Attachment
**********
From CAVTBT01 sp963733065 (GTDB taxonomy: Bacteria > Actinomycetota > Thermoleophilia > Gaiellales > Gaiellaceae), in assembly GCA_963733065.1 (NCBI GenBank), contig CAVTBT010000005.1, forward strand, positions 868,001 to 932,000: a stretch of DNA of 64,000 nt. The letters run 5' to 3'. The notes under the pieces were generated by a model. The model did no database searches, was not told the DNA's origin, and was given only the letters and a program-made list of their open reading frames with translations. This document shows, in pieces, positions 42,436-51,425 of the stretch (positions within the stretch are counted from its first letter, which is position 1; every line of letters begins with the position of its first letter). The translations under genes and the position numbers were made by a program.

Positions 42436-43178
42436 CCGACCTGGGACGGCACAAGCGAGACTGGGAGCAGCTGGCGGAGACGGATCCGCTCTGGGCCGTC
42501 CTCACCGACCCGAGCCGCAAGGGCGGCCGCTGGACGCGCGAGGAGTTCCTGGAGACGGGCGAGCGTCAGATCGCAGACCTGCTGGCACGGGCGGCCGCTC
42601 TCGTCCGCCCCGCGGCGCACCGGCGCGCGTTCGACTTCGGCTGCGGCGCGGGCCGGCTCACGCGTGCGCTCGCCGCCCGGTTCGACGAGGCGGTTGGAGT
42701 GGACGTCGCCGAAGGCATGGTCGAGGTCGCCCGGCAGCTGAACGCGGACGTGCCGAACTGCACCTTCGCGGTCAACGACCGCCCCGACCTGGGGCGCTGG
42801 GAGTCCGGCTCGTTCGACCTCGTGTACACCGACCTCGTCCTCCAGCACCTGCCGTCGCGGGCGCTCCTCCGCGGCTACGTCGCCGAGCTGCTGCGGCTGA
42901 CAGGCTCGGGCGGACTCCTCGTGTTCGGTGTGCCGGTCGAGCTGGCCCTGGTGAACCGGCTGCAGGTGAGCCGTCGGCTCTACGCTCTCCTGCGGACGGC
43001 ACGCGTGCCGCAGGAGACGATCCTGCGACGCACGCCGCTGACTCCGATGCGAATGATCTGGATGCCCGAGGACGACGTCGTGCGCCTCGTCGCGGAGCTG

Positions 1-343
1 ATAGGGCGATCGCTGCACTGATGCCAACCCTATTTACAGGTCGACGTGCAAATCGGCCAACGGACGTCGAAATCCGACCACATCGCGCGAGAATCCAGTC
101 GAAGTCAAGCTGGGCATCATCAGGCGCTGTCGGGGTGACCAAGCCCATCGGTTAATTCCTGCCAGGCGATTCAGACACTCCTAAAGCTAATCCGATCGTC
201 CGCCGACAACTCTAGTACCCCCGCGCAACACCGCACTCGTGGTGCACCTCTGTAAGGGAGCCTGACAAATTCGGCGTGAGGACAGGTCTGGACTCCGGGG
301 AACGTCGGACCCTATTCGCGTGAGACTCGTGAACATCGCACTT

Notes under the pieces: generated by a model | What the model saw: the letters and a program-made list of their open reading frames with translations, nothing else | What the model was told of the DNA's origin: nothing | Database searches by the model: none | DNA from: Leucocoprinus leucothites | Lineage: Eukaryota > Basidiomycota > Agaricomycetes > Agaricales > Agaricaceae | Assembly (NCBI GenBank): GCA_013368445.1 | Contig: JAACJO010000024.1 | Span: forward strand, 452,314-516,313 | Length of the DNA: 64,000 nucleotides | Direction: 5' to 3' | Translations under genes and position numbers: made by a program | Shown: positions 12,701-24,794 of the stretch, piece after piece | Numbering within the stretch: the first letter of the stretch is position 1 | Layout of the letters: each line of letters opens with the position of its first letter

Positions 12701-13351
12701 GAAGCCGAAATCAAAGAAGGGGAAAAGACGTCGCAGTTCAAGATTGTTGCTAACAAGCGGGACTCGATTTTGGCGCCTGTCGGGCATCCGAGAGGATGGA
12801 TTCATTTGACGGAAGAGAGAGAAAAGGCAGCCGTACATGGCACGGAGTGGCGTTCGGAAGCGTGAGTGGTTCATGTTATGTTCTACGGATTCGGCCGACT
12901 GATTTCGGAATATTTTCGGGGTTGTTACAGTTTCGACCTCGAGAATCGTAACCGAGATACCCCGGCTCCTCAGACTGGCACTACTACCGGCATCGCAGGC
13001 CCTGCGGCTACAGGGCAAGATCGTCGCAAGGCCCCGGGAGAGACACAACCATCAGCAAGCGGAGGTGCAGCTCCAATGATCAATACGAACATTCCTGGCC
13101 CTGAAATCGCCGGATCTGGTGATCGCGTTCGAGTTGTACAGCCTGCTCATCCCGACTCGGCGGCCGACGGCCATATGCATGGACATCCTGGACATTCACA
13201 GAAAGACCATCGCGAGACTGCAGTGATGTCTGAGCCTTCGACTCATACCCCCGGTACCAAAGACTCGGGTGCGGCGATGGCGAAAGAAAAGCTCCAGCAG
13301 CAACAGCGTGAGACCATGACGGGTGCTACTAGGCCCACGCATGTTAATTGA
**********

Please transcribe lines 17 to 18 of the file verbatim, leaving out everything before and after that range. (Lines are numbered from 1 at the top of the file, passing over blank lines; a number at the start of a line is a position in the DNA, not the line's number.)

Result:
12701 GAAGCCGAAATCAAAGAAGGGGAAAAGACGTCGCAGTTCAAGATTGTTGCTAACAAGCGGGACTCGATTTTGGCGCCTGTCGGGCATCCGAGAGGATGGA
12801 TTCATTTGACGGAAGAGAGAGAAAAGGCAGCCGTACATGGCACGGAGTGGCGTTCGGAAGCGTGAGTGGTTCATGTTATGTTCTACGGATTCGGCCGACT